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Naperville family law attorneyAccording to recent studies, nearly 40 percent of all marriages are remarriages for at least one of the partners. While, to many, numbers such as these represent a renewed hope in the institution of marriages—which may be an accurate perspective—these estimates also indicate that more and more individuals are bringing more with them into marriage. Children from previous relationships are an increasing part of marriages, and especially affect those marrying for the second or third time. Of course, there is not a “perfect” way to approach a stepchild situation, as the dynamics of each family will depend upon countless factors. However, for some stepparents, legally adopting their stepchildren may provide a level of needed security and legal parental responsibility.

Related Adoptions

Foster care adoptions, along with domestic and international infant adoptions are certainly important for the well-being of children in need, but represent just part of the adoption story in the United States. The Child Welfare Information Gateway, a division of the U.S. Department of Health and Human Services, reports that adopting a stepchild is the most common form of adoption in the country today. Stepparent adoption is a type of related adoption in which a family member of the child looks to become the child’s legal parent. Compared to other forms, related adoptions are generally much simpler and no agency involvement in most cases.

Consent of Both Parents

Under Illinois law, “a reputable person of legal age” may initiate the proceedings for the adoption of a child. In a vast majority of stepparent adoption cases, the requirement of a home evaluation and other steps in the “normal” vetting process are waived due to the familiarity between the stepparent and the child. The successful adoption of a stepchild, however, will most often depend entirely upon the willingness of the child’s other parent to grant consent to the adoption. By virtue of your marriage, your spouse’s consent will not be in question, but the other parent must agree or the adoption will not take place. If the other parent cannot be found to either offer or deny consent, the court may allow the adoption to proceed at its discretion.

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Naperville family law attorney“The best interests of the child” is one of the most common phrases in the realm of family law. A child’s well-being, of course, should remain among the top priorities in proceedings for divorce, allocation of parental responsibilities, parenting time, non-parent visitation, and adoption. The challenge, however, is that determining what exactly constitutes a child’s best interests is open to interpretation. As such, each parent may fully believe that they are acting in their child’s best interests yet hold vastly different objectives regarding the outcome of the case.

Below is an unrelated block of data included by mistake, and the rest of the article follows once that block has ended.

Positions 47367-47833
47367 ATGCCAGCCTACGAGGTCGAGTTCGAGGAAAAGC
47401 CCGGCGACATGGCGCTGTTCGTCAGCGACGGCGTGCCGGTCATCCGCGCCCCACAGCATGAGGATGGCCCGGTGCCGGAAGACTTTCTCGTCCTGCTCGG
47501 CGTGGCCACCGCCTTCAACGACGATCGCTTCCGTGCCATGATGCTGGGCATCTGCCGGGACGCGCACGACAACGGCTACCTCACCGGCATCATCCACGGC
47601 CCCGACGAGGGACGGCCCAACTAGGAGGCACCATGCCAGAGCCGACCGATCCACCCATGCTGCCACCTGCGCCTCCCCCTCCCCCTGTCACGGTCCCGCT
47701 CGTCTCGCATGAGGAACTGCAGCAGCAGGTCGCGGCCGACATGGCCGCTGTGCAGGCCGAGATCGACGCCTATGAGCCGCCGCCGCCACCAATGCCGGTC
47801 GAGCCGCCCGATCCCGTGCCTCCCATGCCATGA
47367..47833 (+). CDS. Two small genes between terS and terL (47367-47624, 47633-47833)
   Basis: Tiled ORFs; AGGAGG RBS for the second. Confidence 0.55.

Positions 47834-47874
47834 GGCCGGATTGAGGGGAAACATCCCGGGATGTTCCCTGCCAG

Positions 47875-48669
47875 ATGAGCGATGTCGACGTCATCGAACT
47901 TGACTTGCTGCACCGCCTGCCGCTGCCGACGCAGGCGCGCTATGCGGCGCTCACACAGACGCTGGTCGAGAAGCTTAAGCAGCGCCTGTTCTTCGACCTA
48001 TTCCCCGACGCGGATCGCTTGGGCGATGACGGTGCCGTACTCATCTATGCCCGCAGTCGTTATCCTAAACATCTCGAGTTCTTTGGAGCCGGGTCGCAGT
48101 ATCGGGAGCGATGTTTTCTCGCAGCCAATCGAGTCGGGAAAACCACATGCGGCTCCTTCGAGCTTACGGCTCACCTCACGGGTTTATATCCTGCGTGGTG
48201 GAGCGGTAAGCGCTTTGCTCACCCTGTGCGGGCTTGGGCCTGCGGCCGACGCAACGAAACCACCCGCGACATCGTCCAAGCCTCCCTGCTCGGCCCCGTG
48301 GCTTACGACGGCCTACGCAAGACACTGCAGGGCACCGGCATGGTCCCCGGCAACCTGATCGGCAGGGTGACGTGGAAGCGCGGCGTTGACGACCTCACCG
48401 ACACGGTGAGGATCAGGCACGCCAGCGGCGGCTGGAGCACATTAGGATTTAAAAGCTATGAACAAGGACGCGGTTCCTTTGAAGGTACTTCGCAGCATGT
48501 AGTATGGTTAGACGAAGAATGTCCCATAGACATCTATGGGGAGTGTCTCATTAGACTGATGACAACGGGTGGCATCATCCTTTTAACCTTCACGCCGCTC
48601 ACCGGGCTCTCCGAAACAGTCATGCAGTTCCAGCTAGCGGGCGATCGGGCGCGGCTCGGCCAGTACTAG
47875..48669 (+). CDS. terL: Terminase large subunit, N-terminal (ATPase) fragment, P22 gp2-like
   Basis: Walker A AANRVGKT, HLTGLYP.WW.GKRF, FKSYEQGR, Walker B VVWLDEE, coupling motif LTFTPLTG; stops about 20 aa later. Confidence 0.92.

Helping the Process

When you and your child’s other parent cannot agree on a parenting plan or other arrangements regarding your child, the court is likely to offer several options. To start with, you may be required to participate in court-ordered mediation designed to help you and the other parent reach an agreement with the help of a third-party mediator. Mediation, however, is only possible in situations where both parties are willing and able to work constructively with one another.

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Naperville family law attorneyChild custody, now known as allocation of parental responsibilities under Illinois law, is an important topic that comes up for a variety of different reasons. We most often think of child custody during divorces, but child custody issues can also come up between unmarried parents who are arguing about parenting their children, or if two unmarried parents agree on parenting and wish to put their parental rights and obligations into writing. In the conflicted cases, however, if the case reaches a court, the court must rule on child custody issues like parenting time schedules and which parent gets what decision-making authority. Courts look at the child’s best interest when making a decision. Clients involved in child custody situations often ask if there are any factors that could hurt the chances of a court ruling in their favor. While no one can guarantee how a case will be decided, there are a few common factors that weaken one parent’s case.

Being Hostile and Uncooperative

Judges often favor parents who are able to cooperate and be reasonable with each other. This sounds obvious, but, all too often, one parent refuses to put the needs of their children over their own anger. If one parent can prove that the other has been hostile or acting out of emotion instead of prioritizing their children, they will likely have a stronger case for custody. Being unreasonable could lead to a judge not granting shared or joint custody. How can parents be expected to co-parent effectively if they can not even cooperate leading up to their court date?

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